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FDA: Filtering Facepiece Respirators from China May Not Provide Adequate Protection

  • Letter to Health Care Providers

The U.S. Food and Drug Administration (FDA) is concerned that certain filtering facepiece respirators (respirators) from China may not provide consistent and adequate respiratory protection to health care personnel exposed to COVID-19 based on additional filtration performance testing conducted by the National Institute for Occupational Safety and Health (NIOSH) – National Personal Protective Technology Laboratory (NPPTL) of the Centers for Disease Control and Prevention (CDC) (referred to below as the NIOSH testing). As such, FDA has revised and reissued the April 3, 2020 EUA as explained below.

On May 7, 2020, the FDA reissued the Emergency Use Authorization (EUA) for Non-NIOSH-Approved Disposable Filtering Facepiece Respirators Manufactured in China to revise one of the eligibility criteria – the criterion for authorization of respirators based on review of test reports from recognized independent test laboratories submitted to the FDA by the manufacturer or importer – and accordingly removed from Appendix A the respirators that had been authorized under that criterion, regardless of whether they passed or failed the NIOSH testing.1

The FDA is taking this public health action because a number of these respirators failed to demonstrate a minimum particulate filtration efficiency of 95 percent in testing conducted at NIOSH.

Respirators that were removed from Appendix A of the EUA and that did not meet their labeled performance standard (listed below) are no longer eligible and are no longer authorized to be marketed or distributed in the United States as respirators. They may be re-labeled as face masks and authorized if certain criteria are met under the Face Mask umbrella EUA . For other information, please see FDA’s enforcement policy on face masks, as described in the April 2020 Enforcement Policy for Face Masks and Respirators During the Coronavirus Disease (COVID-19) Public Health Emergency (Revised)” Guidance.

Non-NIOSH-approved respirators that meet the other eligibility criteria in the reissued Emergency Use Authorization remain authorized by the FDA for use during the COVID-19 pandemic and continue to be listed in Appendix A.
Considerations

Health care facilities with these respirators in inventory should review the considerations listed below. The information is specific to respirators that are designed to achieve a very close facial fit and to filter airborne particles. These considerations are not applicable to surgical masks or face masks that are loose-fitting and create a physical barrier between the health care personnel’s mouth and nose and potential contaminants in the immediate environment.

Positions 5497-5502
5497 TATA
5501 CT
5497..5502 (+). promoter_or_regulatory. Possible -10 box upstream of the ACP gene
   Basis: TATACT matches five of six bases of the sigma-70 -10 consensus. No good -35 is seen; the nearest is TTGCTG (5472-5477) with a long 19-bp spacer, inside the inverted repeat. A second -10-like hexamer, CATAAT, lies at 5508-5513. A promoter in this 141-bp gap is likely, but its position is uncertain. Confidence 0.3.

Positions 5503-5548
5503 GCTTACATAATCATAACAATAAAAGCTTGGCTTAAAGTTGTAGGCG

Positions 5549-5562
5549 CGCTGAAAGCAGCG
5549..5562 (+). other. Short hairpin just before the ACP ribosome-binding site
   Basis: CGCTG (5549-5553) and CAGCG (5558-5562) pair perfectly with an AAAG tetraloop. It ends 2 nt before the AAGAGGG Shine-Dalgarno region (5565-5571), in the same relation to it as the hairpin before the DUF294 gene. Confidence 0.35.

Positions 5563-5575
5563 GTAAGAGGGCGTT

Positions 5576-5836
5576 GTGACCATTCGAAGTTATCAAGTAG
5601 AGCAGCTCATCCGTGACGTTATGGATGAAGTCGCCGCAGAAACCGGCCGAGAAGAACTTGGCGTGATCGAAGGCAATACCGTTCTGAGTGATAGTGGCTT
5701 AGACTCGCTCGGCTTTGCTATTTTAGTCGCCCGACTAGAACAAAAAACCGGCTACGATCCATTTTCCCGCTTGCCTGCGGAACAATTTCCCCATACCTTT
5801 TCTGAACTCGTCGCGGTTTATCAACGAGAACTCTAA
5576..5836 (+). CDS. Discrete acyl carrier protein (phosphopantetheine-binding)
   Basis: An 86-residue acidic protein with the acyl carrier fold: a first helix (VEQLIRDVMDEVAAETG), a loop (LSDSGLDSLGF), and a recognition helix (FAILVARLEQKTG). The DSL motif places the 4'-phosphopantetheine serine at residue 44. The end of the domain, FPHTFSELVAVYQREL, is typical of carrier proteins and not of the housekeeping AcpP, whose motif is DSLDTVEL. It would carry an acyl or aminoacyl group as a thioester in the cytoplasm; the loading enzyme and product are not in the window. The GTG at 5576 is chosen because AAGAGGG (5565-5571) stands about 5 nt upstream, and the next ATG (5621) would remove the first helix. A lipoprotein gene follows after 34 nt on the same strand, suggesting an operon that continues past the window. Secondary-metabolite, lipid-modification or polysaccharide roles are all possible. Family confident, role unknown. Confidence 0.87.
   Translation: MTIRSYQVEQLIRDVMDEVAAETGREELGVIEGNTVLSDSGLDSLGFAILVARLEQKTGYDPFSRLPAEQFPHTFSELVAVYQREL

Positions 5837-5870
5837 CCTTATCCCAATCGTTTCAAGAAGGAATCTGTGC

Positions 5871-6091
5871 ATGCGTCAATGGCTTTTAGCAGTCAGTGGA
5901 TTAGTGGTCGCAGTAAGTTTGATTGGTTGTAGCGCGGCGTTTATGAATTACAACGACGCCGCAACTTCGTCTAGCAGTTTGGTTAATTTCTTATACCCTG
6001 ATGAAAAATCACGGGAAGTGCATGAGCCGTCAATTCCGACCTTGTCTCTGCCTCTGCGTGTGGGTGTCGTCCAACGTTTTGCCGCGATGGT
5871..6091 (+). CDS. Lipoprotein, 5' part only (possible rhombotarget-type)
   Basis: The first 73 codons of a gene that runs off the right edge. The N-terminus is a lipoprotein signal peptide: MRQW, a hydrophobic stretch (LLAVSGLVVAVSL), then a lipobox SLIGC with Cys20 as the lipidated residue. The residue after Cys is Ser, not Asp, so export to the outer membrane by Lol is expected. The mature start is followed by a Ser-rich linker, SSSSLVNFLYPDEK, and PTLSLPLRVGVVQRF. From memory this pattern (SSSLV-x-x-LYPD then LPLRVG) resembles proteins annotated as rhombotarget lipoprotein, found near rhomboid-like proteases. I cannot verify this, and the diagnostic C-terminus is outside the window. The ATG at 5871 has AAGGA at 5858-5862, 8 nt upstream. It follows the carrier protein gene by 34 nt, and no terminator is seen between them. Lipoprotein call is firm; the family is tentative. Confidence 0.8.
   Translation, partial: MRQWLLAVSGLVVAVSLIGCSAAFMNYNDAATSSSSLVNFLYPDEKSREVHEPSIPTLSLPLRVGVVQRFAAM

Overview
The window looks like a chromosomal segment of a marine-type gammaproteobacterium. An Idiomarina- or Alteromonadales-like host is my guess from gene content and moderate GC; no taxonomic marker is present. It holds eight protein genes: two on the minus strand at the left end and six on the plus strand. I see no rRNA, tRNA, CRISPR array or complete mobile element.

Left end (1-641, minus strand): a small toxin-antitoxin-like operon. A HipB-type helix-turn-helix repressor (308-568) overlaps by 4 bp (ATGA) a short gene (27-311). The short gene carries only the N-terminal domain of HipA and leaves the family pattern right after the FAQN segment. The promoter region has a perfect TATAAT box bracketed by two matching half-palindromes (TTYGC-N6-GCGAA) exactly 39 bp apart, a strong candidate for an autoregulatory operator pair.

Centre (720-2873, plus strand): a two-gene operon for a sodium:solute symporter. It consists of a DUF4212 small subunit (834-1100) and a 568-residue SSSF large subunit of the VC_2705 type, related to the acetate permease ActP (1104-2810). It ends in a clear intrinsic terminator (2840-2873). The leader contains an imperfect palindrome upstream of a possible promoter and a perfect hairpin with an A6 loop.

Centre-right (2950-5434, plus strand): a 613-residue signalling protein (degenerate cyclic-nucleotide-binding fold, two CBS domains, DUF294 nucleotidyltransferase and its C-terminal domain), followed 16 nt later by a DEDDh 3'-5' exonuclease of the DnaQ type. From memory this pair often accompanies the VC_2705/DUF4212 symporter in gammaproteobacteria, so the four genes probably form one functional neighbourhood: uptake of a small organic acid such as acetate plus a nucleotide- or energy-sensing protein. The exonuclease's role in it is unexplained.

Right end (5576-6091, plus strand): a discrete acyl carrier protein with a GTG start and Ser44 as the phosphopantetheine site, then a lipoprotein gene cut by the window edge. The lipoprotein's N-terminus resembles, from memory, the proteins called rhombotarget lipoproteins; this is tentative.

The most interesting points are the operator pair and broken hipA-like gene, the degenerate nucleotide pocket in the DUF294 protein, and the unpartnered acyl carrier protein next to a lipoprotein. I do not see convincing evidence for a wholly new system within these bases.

Respirators that no longer appear in Appendix A may not reliably provide a minimum percent particulate filtration efficiency of 95 percent.  Refer to the NIOSH assessment webpage to determine whether non-NIOSH-approved respirators manufactured in China have been tested and to review the testing results. 




Among products removed from Appendix A to date, the following failed to demonstrate a minimum percent particulate filtration efficiency of 95 percent in testing conducted by NIOSH: 


    CTT Co. Ltd

    Daddybaby Co. Ltd

    Dongguan Xianda Medical Equipment Co., Ltd.

    Guangdong Fei Fan Mstar Technology LTD

    Guangdong Nuokang Medical Technology Co., Ltd.

    Huizhou Huinuo Technology Co., Ltd.

    Lanshan Shendun Technology Co




NIOSH regularly updates its list of testing results.


    Respirators that have been tested by NIOSH and failed to demonstrate a Minimum Particulate Filtration Efficiency of 95 percent may be considered for use as face masks for source control, to help slow the spread of infection when a person speaks, coughs, or sneezes. Health care facilities should be aware that this use of face masks is different from personal protective equipment for health care personnel.


    Health care facilities with these respirators that failed the NOISH testing may wish to consider a number of factors in deciding to use these products as face masks, including current need, inventory, facility practices, and acceptable uses.



The FDA believes respirators that no longer appear in Appendix A may not be reliably decontaminated in any decontamination system authorized for use during the COVID-19 pandemic.


If you have respirators that were removed from Appendix A and you want NIOSH to test their filtration efficiency, you can request NIOSH testing by submitting the International Respirator Assessment Request.

Additional Information

Health care facilities may find the following information useful when considering the purchase or use of respirators such as N95s and KN95s:

Products labeled as “respirators” must meet the applicable FDA requirements or receive an Emergency Use Authorization to be imported and distributed in the United States. However, products labeled as “face masks” and not as “respirators” are subject to different requirements.  They do not need to be on Appendix A to the reissued EUA, or on Exhibit 1 to the March 28, 2020, EUA for imported respirators, to be imported and distributed in the United States.  

For more information, please see the Face Mask umbrella EUA which authorizes face masks that meet certain criteria, as well as the April 2020 Enforcement Policy for Face Masks and Respirators During the Coronavirus Disease (COVID-19) Public Health Emergency (Revised).